The President’s Comment About “Punishing Their Enemies”

explained:

SK: This was all the strategy of a fellow named Greg Galluzzo, who was very much following Alinsky’s theory of community organizing. He was a mentor to Obama. He was the founder of this radical group, UNO of Chicago. Obama’s own community organization, the Developing Communities Project, was an offshoot of UNO of Chicago. Galluzzo’s idea was: If you could trap a public official into an immediate yes or no answer, you would win either way. If you’re asking this person for money, which is what they usually were doing, if he says “yes,” you get the money. But if he says “no” – a distinct “no” instead of “maybe,” or “let’s look into this” – then you can infuriate the organization.

GB: They become, in their words, “an enemy.” It’s much easier to say, “This is an enemy of the community.” Any opportunity for subtlety or a nuanced answer that went beyond one word, they would do everything that they could to avoid that…because that sort of answer makes it more difficult to agitate over.

SK: That’s right. These tactics were intentionally polarizing. Think about that word, enemy, and what Barack Obama just recently said so controversially to a mostly Hispanic audience about “punishing their enemies.” That was a slip, revealing what Obama had been taught for years. That was not some one-off coincidental word that he happened to be using. Galluzzo’s and Alinsky’s whole idea was that you identify targets or enemies…And what Galluzzo also said was, “Present yourself as a pragmatist. Present yourself as someone who is beyond ideology, but then use polarizing tactics”…When you really know what Galluzzo is all about, you can get the real story on what Obama did back then.

That Was Then

this is now. And what a difference a year…or…something…makes. A compare and contrast of the New York Times’ ever-flexible standards of what we need to know:

“The documents appear to have been acquired illegally and contain all manner of private information and statements that were never intended for the public eye, so they won’t be posted here.”–New York Times, on the Climategate emails, Nov. 20, 2009

“The articles published today and in coming days are based on thousands of United States embassy cables, the daily reports from the field intended for the eyes of senior policy makers in Washington. . . . The Times believes that the documents serve an important public interest, illuminating the goals, successes, compromises and frustrations of American diplomacy in a way that other accounts cannot match.”–New York Times, on the WikiLeaks documents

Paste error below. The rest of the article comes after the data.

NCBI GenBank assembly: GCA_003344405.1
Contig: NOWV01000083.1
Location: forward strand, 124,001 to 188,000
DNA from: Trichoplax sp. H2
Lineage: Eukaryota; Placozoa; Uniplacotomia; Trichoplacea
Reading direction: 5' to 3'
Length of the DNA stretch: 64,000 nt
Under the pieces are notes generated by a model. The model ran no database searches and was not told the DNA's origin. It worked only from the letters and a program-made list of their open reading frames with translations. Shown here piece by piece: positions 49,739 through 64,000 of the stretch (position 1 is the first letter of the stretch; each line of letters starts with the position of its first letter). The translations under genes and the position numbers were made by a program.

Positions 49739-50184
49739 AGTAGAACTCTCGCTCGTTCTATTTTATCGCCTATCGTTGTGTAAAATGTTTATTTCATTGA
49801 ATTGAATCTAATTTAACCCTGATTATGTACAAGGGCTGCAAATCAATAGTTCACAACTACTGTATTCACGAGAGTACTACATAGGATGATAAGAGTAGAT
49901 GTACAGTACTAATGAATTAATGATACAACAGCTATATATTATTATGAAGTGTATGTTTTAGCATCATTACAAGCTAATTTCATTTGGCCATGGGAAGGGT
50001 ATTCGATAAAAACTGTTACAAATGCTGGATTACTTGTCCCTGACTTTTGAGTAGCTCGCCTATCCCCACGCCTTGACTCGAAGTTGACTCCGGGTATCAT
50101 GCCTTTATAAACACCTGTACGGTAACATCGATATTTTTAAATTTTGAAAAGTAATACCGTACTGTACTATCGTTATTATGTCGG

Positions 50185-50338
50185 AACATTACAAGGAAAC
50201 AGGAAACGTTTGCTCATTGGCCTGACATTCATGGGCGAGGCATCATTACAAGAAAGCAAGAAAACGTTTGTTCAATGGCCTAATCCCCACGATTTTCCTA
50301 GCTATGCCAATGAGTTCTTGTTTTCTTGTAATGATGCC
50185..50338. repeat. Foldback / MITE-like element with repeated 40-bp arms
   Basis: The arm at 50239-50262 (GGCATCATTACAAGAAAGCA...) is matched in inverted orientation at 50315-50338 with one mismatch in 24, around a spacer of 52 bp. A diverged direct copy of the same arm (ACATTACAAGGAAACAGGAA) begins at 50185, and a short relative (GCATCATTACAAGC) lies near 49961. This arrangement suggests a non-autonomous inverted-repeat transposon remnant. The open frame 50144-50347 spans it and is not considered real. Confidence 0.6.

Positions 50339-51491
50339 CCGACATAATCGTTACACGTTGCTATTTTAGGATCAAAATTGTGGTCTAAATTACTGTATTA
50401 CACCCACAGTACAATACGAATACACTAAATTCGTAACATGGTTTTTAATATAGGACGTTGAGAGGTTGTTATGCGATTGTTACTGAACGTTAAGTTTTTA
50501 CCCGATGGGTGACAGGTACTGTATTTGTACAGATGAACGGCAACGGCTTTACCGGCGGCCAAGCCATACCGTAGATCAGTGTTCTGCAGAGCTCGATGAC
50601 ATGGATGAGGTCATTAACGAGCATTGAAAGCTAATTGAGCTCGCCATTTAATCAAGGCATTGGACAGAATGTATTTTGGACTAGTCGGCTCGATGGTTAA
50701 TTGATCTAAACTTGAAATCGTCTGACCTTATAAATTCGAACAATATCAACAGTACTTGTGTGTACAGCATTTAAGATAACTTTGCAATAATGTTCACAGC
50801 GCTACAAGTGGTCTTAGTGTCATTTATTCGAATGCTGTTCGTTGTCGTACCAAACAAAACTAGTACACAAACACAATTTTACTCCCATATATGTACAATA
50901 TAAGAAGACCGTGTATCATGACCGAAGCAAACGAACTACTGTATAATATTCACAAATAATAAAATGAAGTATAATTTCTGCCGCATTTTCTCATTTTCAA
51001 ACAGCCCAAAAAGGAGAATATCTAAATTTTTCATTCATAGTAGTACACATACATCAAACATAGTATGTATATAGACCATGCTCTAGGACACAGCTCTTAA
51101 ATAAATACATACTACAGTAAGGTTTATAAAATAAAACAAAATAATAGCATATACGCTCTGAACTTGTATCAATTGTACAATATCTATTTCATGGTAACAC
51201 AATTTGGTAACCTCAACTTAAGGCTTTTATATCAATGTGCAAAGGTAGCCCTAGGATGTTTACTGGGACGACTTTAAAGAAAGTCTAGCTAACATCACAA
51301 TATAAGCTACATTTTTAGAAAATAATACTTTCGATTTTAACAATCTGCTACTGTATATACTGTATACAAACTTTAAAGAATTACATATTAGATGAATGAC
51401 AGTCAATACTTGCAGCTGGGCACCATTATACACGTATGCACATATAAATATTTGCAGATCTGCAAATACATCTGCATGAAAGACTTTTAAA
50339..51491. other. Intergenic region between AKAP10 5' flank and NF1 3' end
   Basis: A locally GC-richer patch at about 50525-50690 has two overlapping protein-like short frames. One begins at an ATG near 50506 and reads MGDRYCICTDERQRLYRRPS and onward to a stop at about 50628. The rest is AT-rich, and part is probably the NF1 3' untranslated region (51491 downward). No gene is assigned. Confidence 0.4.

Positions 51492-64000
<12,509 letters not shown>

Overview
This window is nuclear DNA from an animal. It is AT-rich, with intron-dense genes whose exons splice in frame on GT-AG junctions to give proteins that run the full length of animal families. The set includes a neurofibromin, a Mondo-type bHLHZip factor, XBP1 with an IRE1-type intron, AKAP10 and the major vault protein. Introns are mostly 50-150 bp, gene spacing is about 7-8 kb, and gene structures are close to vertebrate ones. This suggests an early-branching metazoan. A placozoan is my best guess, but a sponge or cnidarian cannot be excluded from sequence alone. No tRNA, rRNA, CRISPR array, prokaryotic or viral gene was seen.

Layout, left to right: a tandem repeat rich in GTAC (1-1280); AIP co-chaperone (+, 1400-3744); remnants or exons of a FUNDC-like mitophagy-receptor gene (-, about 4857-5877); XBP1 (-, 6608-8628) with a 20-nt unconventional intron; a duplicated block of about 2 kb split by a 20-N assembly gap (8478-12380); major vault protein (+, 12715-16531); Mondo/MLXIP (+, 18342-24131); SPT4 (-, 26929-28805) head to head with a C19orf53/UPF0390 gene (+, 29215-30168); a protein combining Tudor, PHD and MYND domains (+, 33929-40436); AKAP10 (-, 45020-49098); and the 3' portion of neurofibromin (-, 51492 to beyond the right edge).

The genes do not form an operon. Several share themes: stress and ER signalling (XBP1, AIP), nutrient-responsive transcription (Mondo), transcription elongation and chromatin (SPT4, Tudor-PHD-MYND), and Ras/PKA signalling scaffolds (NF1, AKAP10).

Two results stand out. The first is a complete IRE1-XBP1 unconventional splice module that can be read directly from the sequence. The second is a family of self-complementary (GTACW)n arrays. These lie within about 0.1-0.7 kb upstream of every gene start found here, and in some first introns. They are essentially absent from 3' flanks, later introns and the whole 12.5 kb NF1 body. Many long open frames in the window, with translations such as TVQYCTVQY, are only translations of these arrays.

These are our principles, and if you don’t like them, we have others.

Quote Du Jour

From Wretchard:

Now the Republic’s enemies must be asking themselves: where is the bottom to these people’s incompetence? Can they do anything at all? How safe is it to rush ahead? Why don’t we try?

And if they do, what tools will President Obama have left? Diplomacy? Economic incentives or sanctions? Moral authority? Maybe the military. Yes that’s it. But his competence at war is predicted by his incompetence in peace. One would hope he’d have the sense to stay away from truly dangerous tools and that probably means he doesn’t know better.

What were they thinking, two years ago?

[Update late morning]

Gee, I’m pretty sure that some people pointed this out to Mark Kleiman at the time. Another quote du jour (this one for today):

What’s terrifying is the possibility that he hasn’t thought seriously about the problem: that’s the downside of electing a President without long experience in Washington, or any experience as a manager.

You mean there was a downside to that? But what about the hope? And the change?

Pork In The Beehive

My thoughts on the Utah delegation’s selective fiscal conservatism, when it comes to NASA, over at PJM.

[Update a few minutes later]

Bobby Block and Mark Matthews have a story on the latest twist in space policy, about Lockmart’s proposal to test fly Orion on a Delta IV. The Utah porkers are still at it:

“I hate to see different entities try to cannibalize the process,” said U.S. Rep. Rob Bishop, R- Utah, a staunch supporter of his state’s solid-rocket industry. “There is money to move forward on [a heavy-lift rocket using solid-rocket motors], as well as the capsule, as long as NASA budgets its money wisely and doesn’t waste it on wild goose chases.”

…In meetings last week, Bishop told NASA chief Charlie Bolden he was concerned that NASA was dragging its feet transitioning from Constellation to the new heavy-lift program that ensured a role for Utah’s solid-rocket motor industry. Utah Sen. Orrin Hatch said he called the meeting “to explain in no uncertain terms the Utah congressional delegation’s interest in ensuring that Utah’s solid-rocket motor industry is protected.”

You know what’s a “wild goose chase”? Expecting to get an affordable or sustainable program with an expensive, monopolistic NASA-developed vehicle from legacy hardware. You have to give Orrin Hatch points for honesty, though.

On The Mindless Tribalism

…of The Nation:

It’s possible that not all of the magazine’s archives are online, or that the search engine didn’t pick up every example. But hey, I at least made the effort, which is more than we can say for vanden Heuvel. Even if I missed a few, I think my point is made: Libertarians have been out in front on this issue from the start. And contra vanden Heuvel and Ames/Levine, not only was libertarian criticism not muted when a Republican occupied the White House, during that time libertarian journalists, wonks, and pundits did a damned sight better job covering TSA abuses, inefficacy, and theatrics than the The Nation.

The mindless criticism of the Koch brothers by those funded by George Soros is also simultaneously amusing and infuriating.

Biting Commentary about Infinity…and Beyond!

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